An Israeli woman has given birth to twins from fertilised embryos created and frozen 12 years ago.
The embryos were frozen 12 years ago
The boy and girl, who are healthy, were born nine months ago to their 39-year-old mother.
The woman already has another set of twins, now 12, from the same batch of embryos.
Doctors said it was the first successful implantation of embryos frozen for so long.
Doctor Ariel Revel of the Hadassah Hospital's IVF
unit, said: "This is the longest recorded time.
"The implication is that the length of time that embryos are frozen is not crucial and probably there is no more damage happening during the many years they are frozen."
The previous record is thought to be seven years.
Dr Revel said the fact babies had been born successfully after the implantation of such old embryos
could raise ethical questions in the future if women asked to be impregnated with embryos frozen decades before.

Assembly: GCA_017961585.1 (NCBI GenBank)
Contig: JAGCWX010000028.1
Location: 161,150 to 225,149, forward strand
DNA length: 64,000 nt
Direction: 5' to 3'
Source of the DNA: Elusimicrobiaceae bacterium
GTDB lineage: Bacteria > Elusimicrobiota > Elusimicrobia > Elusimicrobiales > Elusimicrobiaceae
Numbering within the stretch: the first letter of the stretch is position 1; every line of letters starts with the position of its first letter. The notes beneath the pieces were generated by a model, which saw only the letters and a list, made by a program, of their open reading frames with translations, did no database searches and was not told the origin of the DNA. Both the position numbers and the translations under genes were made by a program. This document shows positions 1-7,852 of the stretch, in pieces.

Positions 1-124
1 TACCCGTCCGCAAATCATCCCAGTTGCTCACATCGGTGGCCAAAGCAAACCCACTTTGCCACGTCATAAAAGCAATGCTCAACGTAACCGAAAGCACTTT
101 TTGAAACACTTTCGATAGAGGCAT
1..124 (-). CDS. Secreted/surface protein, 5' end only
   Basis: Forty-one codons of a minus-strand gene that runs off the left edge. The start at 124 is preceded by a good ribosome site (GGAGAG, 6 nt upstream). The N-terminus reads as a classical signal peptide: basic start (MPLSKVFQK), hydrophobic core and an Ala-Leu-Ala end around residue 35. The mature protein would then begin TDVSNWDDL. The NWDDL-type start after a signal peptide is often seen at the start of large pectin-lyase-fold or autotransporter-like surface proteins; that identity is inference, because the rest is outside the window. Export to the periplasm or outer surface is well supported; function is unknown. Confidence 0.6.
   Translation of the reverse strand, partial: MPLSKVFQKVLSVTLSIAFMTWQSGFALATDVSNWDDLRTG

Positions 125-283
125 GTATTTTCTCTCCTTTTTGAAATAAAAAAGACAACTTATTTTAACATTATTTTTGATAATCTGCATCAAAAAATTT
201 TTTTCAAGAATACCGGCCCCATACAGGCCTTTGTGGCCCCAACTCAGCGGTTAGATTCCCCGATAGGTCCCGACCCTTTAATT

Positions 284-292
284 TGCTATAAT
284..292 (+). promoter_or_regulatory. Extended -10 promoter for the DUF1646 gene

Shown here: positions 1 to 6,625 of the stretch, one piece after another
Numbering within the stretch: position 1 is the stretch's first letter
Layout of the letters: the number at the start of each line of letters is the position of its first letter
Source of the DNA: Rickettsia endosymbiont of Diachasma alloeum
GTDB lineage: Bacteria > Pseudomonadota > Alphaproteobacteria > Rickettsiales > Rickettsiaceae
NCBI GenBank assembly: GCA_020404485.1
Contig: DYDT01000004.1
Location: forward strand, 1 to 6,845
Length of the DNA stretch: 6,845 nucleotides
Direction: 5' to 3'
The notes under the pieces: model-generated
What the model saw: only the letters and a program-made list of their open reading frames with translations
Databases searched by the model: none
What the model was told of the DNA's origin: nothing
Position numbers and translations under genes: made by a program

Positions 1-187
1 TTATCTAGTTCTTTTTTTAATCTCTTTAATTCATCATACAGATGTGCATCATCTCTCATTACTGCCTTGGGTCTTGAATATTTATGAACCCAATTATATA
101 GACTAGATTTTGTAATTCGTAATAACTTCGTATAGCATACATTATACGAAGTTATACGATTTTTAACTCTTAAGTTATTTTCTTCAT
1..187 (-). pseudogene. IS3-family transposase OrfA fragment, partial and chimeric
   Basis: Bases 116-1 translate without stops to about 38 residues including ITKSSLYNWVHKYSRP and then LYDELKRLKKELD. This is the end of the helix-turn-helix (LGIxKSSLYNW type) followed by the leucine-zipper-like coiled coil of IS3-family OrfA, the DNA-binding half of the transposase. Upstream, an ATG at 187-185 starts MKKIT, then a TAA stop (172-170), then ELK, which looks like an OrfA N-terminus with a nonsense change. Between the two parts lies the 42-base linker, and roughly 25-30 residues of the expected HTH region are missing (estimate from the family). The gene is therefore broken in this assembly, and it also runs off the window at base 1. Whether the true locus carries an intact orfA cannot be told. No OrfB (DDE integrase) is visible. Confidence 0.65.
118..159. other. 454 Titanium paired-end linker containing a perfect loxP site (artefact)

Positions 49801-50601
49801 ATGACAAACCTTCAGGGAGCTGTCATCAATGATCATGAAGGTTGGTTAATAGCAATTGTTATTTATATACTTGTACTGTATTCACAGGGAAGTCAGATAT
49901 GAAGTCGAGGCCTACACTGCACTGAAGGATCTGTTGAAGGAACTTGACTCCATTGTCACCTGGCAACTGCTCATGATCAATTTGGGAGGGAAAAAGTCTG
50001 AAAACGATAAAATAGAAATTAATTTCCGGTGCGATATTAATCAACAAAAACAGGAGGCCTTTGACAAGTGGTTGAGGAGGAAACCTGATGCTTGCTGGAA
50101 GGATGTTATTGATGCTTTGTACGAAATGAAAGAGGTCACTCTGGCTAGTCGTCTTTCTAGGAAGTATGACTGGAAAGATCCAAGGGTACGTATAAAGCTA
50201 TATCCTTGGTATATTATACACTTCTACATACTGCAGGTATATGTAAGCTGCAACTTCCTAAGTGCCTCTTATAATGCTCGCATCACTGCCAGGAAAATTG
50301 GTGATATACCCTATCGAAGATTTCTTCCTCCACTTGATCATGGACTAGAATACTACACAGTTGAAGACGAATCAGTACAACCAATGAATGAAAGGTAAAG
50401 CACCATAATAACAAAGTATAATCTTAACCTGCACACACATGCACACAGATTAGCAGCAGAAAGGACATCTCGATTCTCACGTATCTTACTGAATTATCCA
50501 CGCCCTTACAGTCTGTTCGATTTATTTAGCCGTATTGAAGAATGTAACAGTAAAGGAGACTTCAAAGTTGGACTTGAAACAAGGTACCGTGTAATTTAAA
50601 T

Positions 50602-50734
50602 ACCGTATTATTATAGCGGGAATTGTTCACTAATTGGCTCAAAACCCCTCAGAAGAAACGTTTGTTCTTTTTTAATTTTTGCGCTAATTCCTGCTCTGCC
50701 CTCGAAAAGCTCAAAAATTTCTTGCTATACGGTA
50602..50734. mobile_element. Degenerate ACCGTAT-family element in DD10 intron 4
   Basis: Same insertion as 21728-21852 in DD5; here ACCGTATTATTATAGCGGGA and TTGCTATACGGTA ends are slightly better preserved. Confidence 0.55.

He added: "Maybe we could see patients coming back to us at an older age, and then it raises all sorts of ethical and social questions."
The Human Fertilisation and Embryology Authority said embryos in Britain were stored for five years, but could be stored for an extra five years if a doctor confirms the couple have significant fertility problems.
A spokeswoman said: "In exceptional circumstances you can extend longer than 10 years, but to do that two doctors need to confirm that the couple have or will become prematurely infertile."
Dr Mohammed Taranissi, of London's Assisted Fertility and Gynaecology Centre, told BBC News Online: "I don't think there are any medical risks in relation to the length of time the embryos are frozen for.
"In the UK, there are laws, but they are not based on medical evidence, rather the fact that most people will not wait more than 10 years to use them."